Just say no
Cops at the door? The best defense for home dwellers involved in a knock-and-talk is to know the search-and seizure-law. (A home dweller, by the way, includes those renting apartments or hotel rooms, and mobile-home owners.) Simply put, nobody has the right to be on your property unless they have a signed warrant from a judge.
If police come to your house, don't answer the door. Or, if you feel you must address officers, step outside and shut the door behind you. Lock yourself out, if you must. Don't forget police can enter a home if they smell marijuana burning or see paraphernalia in plain view.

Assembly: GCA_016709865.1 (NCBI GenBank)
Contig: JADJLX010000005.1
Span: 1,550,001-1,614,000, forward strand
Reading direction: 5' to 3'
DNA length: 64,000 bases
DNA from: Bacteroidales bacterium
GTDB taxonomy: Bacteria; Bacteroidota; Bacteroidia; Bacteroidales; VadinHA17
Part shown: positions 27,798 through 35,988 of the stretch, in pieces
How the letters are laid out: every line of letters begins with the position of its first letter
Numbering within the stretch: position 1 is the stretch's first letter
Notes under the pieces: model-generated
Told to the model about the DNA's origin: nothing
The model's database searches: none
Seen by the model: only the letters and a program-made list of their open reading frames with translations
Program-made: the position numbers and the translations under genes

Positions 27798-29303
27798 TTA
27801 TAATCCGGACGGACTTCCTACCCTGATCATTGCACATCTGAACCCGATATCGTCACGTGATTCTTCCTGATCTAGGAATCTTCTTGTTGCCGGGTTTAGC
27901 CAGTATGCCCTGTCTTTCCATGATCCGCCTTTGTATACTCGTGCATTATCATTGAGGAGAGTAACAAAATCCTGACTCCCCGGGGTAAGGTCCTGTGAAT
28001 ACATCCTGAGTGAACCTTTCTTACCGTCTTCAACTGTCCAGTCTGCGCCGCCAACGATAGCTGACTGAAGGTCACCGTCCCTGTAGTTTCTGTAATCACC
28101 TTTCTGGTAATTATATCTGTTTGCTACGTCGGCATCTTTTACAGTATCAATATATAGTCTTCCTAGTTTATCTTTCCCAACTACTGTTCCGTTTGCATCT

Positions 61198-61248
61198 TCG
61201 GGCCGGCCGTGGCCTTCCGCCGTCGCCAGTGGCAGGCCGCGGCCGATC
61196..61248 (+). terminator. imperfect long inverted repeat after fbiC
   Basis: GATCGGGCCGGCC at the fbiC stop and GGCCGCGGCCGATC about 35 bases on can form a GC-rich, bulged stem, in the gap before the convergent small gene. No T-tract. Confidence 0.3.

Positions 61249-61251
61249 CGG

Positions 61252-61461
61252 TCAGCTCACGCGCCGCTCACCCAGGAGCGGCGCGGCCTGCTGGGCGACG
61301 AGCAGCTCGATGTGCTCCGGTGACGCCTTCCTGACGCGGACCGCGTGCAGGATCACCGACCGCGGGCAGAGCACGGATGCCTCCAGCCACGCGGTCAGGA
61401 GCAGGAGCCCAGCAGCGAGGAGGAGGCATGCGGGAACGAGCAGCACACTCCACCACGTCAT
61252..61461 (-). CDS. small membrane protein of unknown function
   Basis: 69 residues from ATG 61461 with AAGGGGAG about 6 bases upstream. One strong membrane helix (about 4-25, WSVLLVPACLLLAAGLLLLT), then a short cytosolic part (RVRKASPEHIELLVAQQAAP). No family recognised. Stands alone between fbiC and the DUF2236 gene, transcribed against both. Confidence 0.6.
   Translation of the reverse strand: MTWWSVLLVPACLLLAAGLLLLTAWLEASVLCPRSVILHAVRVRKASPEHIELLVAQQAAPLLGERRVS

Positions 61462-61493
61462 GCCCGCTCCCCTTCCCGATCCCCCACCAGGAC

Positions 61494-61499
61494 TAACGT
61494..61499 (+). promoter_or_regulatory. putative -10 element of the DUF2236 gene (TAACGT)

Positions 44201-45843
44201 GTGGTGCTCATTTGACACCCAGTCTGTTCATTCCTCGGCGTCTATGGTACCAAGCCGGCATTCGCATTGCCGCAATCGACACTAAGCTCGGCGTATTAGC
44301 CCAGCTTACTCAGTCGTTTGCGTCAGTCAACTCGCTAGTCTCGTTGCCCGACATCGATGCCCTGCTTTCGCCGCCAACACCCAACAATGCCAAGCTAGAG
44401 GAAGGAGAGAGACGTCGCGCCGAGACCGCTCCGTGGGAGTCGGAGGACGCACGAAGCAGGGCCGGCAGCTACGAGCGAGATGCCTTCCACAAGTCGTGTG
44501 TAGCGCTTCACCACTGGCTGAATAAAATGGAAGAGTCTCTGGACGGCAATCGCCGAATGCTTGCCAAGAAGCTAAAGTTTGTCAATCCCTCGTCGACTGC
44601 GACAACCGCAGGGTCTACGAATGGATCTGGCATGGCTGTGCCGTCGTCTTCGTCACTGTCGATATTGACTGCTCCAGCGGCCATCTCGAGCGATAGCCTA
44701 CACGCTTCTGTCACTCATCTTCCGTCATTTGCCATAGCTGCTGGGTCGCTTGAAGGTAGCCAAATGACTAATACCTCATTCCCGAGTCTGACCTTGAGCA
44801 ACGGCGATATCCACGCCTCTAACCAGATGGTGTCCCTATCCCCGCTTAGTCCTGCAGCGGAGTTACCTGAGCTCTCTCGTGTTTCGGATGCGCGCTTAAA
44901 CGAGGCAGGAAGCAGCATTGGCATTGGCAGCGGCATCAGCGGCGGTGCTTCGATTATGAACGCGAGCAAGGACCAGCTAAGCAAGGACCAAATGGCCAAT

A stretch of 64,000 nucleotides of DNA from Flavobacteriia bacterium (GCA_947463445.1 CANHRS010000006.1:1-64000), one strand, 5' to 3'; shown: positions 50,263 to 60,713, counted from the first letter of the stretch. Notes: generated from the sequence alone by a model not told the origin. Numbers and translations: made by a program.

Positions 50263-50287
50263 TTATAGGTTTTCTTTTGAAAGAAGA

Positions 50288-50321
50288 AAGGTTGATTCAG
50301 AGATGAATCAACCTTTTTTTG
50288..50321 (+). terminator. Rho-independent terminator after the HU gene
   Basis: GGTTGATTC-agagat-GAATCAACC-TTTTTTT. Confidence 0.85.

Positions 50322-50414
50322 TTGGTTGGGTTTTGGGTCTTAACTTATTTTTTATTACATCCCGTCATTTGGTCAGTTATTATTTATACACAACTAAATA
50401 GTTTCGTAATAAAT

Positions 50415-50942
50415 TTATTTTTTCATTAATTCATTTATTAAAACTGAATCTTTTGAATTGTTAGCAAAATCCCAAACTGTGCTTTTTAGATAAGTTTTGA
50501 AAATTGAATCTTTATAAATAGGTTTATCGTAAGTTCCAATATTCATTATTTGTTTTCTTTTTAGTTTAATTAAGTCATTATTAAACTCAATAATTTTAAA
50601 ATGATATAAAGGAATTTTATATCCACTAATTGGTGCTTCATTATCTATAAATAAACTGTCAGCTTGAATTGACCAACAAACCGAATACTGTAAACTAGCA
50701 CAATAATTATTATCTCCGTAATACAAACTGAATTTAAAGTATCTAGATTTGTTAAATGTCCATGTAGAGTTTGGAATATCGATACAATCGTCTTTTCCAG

These simple tips might give piece of mind. But the price of privacy is constant vigilance. In the land of the free and home of the brave, your liberty is only as secure as the next knock on the door.